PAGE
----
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SUMMER IN BANSKO
Updated: 2005-09-29

Article by Christina Dimitrova, Sofia Echo (28 July 2004)

So you’ve been to Bansko in the winter. You’ve tried to walk its crowded streets and tried to find a parking space. You’ve been skiing in the day and drinking in the mehani (taverns) at night - if you found a table - and you probably think there is nothing much to do in Bansko in the summer and it is nothing but a sleepy town.
Well, you are wrong.

In the summer Bansko resort is very peaceful and quiet indeed. Unlike the ski season, when it gets very crowded and is booked for months in advance, in the summer the town is empty except for the locals who are always willing to rent rooms in their homes. All mehani are at your disposal and chances are you may be the only patron.

In other words, it is the perfect vacation spot even for a weekend escape from summer in the city.

Apart from the more traditional entertainments and sleeping late and sitting in the cool mehani, there are quite a few things to do to avoid getting bored during a longer vacation. The proximity of the Pirin Mountain and its easy accessibility by car makes it perfect for a picnic or a hike.

Residents have explored the suitable picnic sites and have constructed hearths covered by thick stone slabs on which you may roast anything that takes your fancy. Usually the hearths are located at meadows or clearings near cold pure mountain streams or springs under the thick shadows of beeches and oaks.

Even though the water is not purified artificially, it is of the purest and coldest kind and is perfect for drinking or using to cool your drinks.

These barbeque sites are favourite places for the locals who load their cars with food and home made rakia and spend a day in the woods. One of the “specialities” they prepare on the stone slabs, apart from the almost mandatory pork chops, is green peppers stuffed with white cheese and bacon and roasted on the slab, which is greased with bacon in advance.

If you do not fancy heavy meals in the woods, you could take a hike in the woods and feast on the abundant berries, which ripen in late July and August - although, beware of the nettle in which the most delicious berries conceal themselves. Another thing to do while in Bansko is to climb the highest peak of the Pirin Mountain, Vihren (2914 m). From Bansko you drive to the Vihren hut, which is at the foot of the peak, leave your car there and climb the peak. Bear in mind, however, that it is not one of the easiest hikes, and quite often the weather changes suddenly. The peak is known among avid hikers as the “peak of storms” as is evident from its name, which means “of the gale”. Sometimes even in the summer, a light rain can turn into sleet.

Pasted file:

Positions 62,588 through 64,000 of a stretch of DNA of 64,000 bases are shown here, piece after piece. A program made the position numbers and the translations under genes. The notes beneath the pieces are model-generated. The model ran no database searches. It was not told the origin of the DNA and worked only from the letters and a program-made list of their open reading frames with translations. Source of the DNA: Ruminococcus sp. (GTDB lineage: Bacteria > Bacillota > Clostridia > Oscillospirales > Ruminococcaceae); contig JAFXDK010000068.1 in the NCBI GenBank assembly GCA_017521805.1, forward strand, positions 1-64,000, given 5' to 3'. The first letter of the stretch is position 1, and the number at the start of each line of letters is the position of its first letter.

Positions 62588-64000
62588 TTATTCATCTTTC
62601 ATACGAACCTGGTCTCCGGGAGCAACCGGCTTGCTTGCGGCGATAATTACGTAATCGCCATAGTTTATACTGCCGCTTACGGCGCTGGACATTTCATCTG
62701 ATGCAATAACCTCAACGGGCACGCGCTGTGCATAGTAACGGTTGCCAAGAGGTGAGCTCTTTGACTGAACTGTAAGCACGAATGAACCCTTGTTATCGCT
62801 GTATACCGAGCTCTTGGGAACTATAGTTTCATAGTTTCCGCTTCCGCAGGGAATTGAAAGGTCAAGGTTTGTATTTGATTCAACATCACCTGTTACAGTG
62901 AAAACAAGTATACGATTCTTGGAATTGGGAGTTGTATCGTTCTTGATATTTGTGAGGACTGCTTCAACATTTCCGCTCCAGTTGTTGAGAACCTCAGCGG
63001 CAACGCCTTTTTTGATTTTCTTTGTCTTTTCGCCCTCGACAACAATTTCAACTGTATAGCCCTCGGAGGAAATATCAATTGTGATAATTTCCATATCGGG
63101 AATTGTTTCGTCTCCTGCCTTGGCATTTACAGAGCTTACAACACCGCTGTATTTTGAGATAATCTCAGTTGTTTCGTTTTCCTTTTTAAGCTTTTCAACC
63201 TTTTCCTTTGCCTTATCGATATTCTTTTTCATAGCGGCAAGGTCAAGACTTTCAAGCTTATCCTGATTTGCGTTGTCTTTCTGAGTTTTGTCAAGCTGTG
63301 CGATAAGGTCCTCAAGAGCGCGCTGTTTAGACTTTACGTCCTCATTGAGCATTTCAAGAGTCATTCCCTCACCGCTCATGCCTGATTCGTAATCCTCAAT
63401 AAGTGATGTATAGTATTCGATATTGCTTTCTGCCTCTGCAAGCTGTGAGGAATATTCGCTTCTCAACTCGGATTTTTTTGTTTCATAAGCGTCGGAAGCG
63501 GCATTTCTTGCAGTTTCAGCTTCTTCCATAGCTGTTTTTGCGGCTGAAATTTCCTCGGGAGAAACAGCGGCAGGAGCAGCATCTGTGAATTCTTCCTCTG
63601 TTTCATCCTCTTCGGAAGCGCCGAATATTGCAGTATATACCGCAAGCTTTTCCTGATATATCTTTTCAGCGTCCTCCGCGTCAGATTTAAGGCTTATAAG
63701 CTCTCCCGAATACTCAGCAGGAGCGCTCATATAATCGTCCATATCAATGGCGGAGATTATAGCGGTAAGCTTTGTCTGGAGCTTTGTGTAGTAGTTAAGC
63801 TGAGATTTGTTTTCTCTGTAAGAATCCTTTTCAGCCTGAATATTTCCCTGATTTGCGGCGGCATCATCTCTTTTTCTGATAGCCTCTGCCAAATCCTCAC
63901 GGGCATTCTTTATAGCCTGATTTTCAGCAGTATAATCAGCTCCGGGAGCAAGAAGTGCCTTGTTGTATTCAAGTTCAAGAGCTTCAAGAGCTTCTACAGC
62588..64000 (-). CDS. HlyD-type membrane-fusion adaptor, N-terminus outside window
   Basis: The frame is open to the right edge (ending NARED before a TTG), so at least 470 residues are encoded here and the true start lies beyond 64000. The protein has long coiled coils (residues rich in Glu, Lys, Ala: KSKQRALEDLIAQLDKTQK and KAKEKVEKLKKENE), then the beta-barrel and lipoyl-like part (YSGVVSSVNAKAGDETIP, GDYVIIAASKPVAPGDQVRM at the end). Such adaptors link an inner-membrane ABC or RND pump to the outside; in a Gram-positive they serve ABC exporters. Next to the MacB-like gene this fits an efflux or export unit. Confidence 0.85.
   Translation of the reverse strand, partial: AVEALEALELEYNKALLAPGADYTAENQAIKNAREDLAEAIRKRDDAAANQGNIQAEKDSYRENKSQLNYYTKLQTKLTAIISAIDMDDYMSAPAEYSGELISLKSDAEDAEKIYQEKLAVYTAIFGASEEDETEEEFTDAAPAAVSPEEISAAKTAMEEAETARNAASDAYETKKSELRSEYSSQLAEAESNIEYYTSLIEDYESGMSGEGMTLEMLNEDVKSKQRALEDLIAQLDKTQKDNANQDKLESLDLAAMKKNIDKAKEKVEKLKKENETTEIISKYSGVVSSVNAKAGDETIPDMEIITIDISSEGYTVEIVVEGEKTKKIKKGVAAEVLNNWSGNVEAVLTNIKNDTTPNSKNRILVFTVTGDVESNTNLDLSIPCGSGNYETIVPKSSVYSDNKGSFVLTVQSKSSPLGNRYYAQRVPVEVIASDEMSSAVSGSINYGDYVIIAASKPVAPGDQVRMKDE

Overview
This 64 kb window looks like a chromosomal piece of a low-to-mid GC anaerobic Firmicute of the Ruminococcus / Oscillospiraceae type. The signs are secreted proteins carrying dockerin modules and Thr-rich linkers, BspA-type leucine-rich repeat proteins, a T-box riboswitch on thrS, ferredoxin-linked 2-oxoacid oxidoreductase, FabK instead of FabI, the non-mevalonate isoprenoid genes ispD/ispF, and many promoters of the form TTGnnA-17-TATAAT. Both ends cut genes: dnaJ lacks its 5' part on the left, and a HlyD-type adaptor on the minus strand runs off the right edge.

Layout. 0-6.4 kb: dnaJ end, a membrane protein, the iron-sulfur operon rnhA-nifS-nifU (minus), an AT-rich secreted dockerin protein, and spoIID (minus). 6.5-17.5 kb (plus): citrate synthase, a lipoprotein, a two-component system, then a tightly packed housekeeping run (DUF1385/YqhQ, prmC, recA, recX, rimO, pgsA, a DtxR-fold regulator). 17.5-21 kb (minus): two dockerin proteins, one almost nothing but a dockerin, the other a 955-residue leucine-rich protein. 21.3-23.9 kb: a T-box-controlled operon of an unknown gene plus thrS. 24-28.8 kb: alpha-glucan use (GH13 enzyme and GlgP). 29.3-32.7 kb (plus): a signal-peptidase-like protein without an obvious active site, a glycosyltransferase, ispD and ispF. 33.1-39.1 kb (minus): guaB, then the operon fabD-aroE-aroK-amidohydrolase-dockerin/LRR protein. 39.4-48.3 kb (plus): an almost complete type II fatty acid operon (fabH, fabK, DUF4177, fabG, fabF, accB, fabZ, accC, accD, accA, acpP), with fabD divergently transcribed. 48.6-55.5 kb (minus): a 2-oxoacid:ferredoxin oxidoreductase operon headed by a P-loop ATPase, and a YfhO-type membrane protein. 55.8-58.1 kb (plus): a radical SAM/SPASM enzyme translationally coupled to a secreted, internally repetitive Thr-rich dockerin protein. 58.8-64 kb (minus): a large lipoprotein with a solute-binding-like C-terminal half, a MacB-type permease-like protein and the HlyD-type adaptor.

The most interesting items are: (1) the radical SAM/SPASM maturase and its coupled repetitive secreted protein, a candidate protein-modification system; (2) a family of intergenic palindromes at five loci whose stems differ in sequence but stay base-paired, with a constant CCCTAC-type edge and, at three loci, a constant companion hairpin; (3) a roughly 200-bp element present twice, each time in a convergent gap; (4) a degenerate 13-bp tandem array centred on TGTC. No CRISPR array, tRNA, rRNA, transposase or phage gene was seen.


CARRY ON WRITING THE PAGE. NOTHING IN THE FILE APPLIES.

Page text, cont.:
If, when you arrive at the Vihren hut you decide you are not up to climbing peaks, you can visit the nearby Lake Okoto (The Eye). It is a 40-minute to one-hour hike from the hut and is easily accessible. Like the famous Rila Lakes, Okoto is of glacial origin and its water is very deep and extremely cold.

The view of the jagged peaks surrounding the lake and the nearby alpine meadows is truly amazing. If you are lucky, you will have a chance to pat the small mountain horses grazing in the meadow. On your way down from the Vihren hut, you can take a small detour to visit the Baikusheva white fir. It is known as the oldest or the tallest tree in Bulgaria - or both. Either way, it is a very impressive sight because its wide deeply wrinkled trunk is wider than the embrace of six men with arms wide spread.

Back in Bansko, you can visit the nearby micro dam, to enjoy the sun setting behind the forest and the high peaks reflecting in the still water. It is a half-hour pleasant walk from the northwestern edge of the town, but it is essential that you ask the locals for directions. If you long for a soaking in the water, you could visit the nearby village Banya, which has an open-air swimming pool with hot mineral water or the pool in Dobrinishte, also with mineral water.

If you are a fan of train rides, you could catch the narrow gauge train from Bansko to Dobrinishte. If you think this ride was short, board the train for a fun ride to the village of Avramovo in the Rhodope Mountains, the highest train-stop in Bulgaria. The ride takes about two hours and is one of the most picturesque in the country.

If you are an animal lover, you could visit the reserve for dancing bears in the town of Belitsa, sponsored by Austria’s Vier Pfoten Foundation and the Brigitte Bardot Foundation. Belitsa is a 40-minute drive from Bansko and the reserve is a further 16 km away. The last few kilometres are on a winding steep dirt road, which tends to turn into a muddy slide after serious rain. Currently the park hosts 13 dancing bears, which have been bought from their owners and moved into the park, which is designed to offer a near to-natural habitat for the bears. The near future plans of the two foundations include to buy the remaining 12 bears from their owners and to put an end to the barbaric tradition of dragging wild animals in the city streets to make them dance for money.

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